All poultry should be dressed as soon as killed; the feathers come out more easily while the fowl is warm; strip them off toward the head; remove the pin-feathers with a knife; singe the hairs by holding it over the gas jet or a piece of lighted paper; cut off the head; turn the skin hack and cut off the neck close to the body; remove the windpipe and crop; to remove the feet, cut the skin just below the leg joint; break the joint; with a skewer pull out the tendons; cut away the oil bag in the tail; make an incision under the side bone near the tail large enough to insert two fingers; slip the fingers around the entrails; separating the membrane; when everything is loosened, get the fingers around the heart and pull out the entrails; then take out the lungs and kidneys; when everything is removed hold the fowl under the faucet and rinse well, then wipe dry.
Remove the outside sack from the heart; cut open and press out the clot of blood; cut off the gall bladder from the liver, being careful not to break it. and cut away any discolored part of the liver; open the thick part of the gizzard and take out the inner sack without breaking; wash giblets and put into cold water; simmer until tender; cook the neck with the giblets.
Draw the thighs up close to the body and pass a skewer through the thigh and into the body and out through the other thigh; pass another skewer through the wings, fastening them close to the body; fold the skin at the neck over and pin it to the back with a skewer; cross the legs over the tail and tie with a stout twine, leaving two long ends; pass the twine around the tail, bring it up, crossing in front and passing around the skewer in the thighs; cross in the back and fasten around the skewer through the wings and tie firmly.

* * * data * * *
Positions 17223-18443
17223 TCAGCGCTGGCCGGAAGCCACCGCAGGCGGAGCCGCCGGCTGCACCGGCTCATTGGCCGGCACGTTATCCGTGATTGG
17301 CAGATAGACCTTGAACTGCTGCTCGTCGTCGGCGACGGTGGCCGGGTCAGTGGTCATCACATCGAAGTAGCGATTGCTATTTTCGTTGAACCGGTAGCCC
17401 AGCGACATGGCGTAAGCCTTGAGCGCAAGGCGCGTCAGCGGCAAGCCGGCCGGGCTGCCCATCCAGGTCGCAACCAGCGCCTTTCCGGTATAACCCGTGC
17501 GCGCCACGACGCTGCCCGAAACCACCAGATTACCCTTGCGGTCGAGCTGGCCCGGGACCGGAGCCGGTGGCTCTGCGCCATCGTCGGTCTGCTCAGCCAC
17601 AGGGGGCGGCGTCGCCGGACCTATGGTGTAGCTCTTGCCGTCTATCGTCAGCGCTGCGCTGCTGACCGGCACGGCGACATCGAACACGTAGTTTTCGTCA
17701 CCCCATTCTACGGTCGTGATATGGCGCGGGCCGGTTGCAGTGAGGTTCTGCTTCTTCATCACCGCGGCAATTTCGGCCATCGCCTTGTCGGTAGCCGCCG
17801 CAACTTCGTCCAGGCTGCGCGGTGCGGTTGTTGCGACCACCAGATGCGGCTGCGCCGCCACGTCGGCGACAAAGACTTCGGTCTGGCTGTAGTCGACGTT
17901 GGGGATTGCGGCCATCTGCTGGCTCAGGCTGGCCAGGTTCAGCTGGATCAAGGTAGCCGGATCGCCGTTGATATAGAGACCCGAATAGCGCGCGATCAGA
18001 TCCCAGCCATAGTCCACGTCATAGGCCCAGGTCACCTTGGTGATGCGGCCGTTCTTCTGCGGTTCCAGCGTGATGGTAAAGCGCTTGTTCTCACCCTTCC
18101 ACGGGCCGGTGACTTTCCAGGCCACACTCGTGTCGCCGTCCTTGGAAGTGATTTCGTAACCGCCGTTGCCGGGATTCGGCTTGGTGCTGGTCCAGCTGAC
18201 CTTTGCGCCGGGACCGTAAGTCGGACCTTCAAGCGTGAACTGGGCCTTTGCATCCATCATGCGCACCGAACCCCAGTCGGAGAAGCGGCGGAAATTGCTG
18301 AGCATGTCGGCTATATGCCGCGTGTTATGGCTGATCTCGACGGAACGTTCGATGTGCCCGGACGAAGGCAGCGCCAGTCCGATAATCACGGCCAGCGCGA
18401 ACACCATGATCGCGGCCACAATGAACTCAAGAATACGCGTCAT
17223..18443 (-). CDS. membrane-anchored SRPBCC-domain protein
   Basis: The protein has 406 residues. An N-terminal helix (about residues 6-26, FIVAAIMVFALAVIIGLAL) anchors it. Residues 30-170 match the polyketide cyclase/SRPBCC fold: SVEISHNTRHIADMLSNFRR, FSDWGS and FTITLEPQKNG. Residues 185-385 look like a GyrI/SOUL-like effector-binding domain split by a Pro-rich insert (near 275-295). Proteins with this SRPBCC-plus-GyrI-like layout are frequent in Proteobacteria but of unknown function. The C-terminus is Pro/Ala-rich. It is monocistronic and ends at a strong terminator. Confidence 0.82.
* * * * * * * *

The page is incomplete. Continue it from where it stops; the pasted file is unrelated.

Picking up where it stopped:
Singe, draw, wash and wipe; stuff the body and neck with stale bread crumbs moistened with melted butter and seasoned with pepper, salt and celery salt; truss and rub with butter; lay the turkey, breast down, on the rack in the roasting pan; put into a hot oven and cook until the back of the turkey is nicely browned, then turn it over and brown breast; pour one pint of water into the pan after the turkey is browned; baste every fifteen minutes, or whenever the skin becomes very dry; allow about twenty-five minutes to the pound for roasting; if the turkey browns too rapidly cover the breast with a heavy paper well buttered. Oysters or chopped celery may be added to the stuffing if desired.
Prepare the same as roast turkey; allow twenty minutes to the pound for roasting.
Many people prefer young ducks served rare; when so liked, they are not stuffed.
Pick, singe, draw and wash the duck; wipe, truss and dredge with salt, pepper and flour; roast in a hot oven about thirty minutes. Full-grown domestic ducks should be roasted about one hour and basted every ten minutes. Make a giblet gravy and serve with a grape or currant jelly.
Ducks and geese have a strong flavor, and are improved by stuffing the body with apples or onions or coarse bits of celery, which absorb the flavor and should not be eaten.
Nearly all wild ducks have a strong or fishy flavor. To lessen this flavor put an onion cut in two into the body of the bird, and let stand some hours before cooking.
Clean the same as poultry and wipe both inside and out with a damp towel; fuck back the wings and truss the legs close to the body; rub with salt, pepper, buffer and flour; place in a baking pan and add one cup of boiling wafer; roast twenty-five to thirty-five minutes in a hot oven, basting occasionally with butter; serve very hot, with slices of lemon or currant jelly.